Let's go back to the original argument against pro-lifers, that perhaps many (or most) are really just anti-abortion. I think that is true for a lot of people, especially for social-conservatives.

But what about others? What about folks who are pro-life (= anti-abortion), and who are also working to meet the needs of those in poverty? What about those who have fostered and adopted, or have supported those who do that?

Over six years, a coalition of churches in Colorado has reduced by 70% the number of children in the child welfare system. Instead of 875 children waiting to be adopted, there are 275 (as of September 2013). Since those churches have worked to provide a better quality of life for children, I think they have earned the right to be heard on the topic of being "pro-life."

Of course, we need to consider the opposite point, that adoption is not used as much as it could be in this country, because our society sees abortion as a viable option. (There are 15 infant adoptions for every 1000 abortions in the US.) John Piper argues in For Adoption or Against Abortion? that eliminating abortion would help us (as a nation) to increase support for adoption and fostering.

The Science of the Matter

For me, as one who has loved science since elementary school, I want to look at the science of the matter. After all, we have to follow the data wherever it may lead, no matter what we personally think.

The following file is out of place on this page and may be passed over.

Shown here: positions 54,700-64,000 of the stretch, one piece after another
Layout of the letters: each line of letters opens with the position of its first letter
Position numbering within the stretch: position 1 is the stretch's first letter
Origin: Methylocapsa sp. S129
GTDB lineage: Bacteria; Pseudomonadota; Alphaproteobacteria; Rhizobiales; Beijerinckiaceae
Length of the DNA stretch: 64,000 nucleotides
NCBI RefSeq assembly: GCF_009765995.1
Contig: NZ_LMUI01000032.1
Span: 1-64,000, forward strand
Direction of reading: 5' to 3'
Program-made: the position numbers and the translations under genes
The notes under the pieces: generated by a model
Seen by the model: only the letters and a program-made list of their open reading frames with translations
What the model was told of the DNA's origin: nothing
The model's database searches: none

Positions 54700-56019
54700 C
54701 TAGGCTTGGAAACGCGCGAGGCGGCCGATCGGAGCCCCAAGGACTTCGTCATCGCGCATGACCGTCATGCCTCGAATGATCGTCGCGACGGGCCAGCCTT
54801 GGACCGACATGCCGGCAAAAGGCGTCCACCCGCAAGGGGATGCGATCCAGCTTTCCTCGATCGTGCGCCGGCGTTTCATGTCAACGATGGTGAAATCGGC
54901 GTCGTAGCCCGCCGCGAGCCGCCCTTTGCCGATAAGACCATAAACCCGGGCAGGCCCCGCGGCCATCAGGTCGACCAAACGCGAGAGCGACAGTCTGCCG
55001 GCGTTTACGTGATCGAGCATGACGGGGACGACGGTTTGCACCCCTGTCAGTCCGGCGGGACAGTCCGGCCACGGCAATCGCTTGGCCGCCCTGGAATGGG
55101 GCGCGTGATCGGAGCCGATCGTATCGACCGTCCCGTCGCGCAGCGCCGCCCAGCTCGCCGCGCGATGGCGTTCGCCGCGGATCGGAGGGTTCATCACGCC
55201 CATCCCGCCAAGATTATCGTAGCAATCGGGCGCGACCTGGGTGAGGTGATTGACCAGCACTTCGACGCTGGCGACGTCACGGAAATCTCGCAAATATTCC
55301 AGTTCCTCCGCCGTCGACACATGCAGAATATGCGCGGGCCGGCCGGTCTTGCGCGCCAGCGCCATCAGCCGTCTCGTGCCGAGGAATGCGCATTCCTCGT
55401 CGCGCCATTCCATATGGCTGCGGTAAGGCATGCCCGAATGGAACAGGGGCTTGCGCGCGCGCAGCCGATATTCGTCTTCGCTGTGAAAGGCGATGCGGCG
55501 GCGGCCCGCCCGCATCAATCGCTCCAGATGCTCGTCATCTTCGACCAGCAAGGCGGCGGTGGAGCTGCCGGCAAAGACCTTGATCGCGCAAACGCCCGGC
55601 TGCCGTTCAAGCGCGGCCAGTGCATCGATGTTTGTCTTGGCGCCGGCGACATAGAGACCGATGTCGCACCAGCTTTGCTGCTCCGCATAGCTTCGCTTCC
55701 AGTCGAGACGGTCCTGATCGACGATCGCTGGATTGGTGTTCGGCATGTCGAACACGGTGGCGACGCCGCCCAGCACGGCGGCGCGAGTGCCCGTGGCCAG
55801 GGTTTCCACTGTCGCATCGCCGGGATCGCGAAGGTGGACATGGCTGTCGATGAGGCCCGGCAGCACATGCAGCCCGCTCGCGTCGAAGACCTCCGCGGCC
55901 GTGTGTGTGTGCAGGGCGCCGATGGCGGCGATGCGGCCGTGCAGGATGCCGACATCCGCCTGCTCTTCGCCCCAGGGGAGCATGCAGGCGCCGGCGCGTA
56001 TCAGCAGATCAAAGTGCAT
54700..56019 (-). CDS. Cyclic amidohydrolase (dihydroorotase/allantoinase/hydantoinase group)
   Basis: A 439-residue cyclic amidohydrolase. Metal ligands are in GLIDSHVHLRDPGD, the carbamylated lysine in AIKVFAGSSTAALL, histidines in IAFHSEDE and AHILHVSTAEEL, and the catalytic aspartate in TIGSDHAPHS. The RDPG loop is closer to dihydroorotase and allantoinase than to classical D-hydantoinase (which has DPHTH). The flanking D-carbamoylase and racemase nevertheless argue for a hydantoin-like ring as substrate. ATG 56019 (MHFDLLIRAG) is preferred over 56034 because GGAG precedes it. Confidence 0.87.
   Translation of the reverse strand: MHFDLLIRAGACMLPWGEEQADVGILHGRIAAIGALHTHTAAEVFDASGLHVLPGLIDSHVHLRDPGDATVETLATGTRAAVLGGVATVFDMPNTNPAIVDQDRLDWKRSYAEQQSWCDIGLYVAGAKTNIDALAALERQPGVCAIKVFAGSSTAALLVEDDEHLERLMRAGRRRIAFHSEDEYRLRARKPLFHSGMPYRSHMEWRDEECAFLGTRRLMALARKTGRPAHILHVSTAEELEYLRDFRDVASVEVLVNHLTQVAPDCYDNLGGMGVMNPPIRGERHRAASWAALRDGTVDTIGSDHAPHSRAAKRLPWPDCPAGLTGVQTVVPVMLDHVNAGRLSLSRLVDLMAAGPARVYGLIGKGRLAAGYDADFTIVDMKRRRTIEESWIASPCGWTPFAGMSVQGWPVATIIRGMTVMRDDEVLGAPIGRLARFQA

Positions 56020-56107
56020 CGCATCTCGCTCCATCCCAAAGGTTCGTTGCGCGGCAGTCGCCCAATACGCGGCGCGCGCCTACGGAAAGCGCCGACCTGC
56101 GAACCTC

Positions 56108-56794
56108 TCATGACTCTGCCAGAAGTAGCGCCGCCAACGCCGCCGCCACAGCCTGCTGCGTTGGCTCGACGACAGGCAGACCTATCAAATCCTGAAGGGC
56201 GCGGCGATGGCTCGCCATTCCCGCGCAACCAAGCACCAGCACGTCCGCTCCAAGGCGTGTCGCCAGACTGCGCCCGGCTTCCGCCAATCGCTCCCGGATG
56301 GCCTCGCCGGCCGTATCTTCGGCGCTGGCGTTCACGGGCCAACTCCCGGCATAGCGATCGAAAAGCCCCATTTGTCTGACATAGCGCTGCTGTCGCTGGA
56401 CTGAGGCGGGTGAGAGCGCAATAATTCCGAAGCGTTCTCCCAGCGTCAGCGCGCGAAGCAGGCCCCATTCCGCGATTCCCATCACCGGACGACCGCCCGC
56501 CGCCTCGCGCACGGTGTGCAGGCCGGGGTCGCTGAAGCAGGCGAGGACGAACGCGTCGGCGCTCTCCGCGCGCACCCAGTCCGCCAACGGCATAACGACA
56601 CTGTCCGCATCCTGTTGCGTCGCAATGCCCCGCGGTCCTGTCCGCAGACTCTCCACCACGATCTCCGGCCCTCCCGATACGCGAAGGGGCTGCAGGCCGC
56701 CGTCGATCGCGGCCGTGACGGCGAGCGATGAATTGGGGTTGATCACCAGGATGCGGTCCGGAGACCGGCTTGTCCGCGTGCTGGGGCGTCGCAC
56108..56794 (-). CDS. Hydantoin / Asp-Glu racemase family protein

It seems that so much of the public arguments about abortion have people lining up on one of two sides:
  1. It's about the woman's body, and what she wants. 
  2. It's about what the Bible (or some other religious text) says.
If that is the core of the arguments, we aren't going to get anywhere. No amount of arguing is going to get someone to switch from one camp to the other, on this isolated issue.

Therefore as a scientist, I think we need to focus on what science says. The question that we should be debating (from a scientific perspective) is "What is life?" or "When does life begin?"

It's not the point of this post to list out my arguments for my perspective. Maybe another time. I am merely proposing that we shift the framework of the conversation from Our Wants vs God's Word to Science.

The Moral of the Story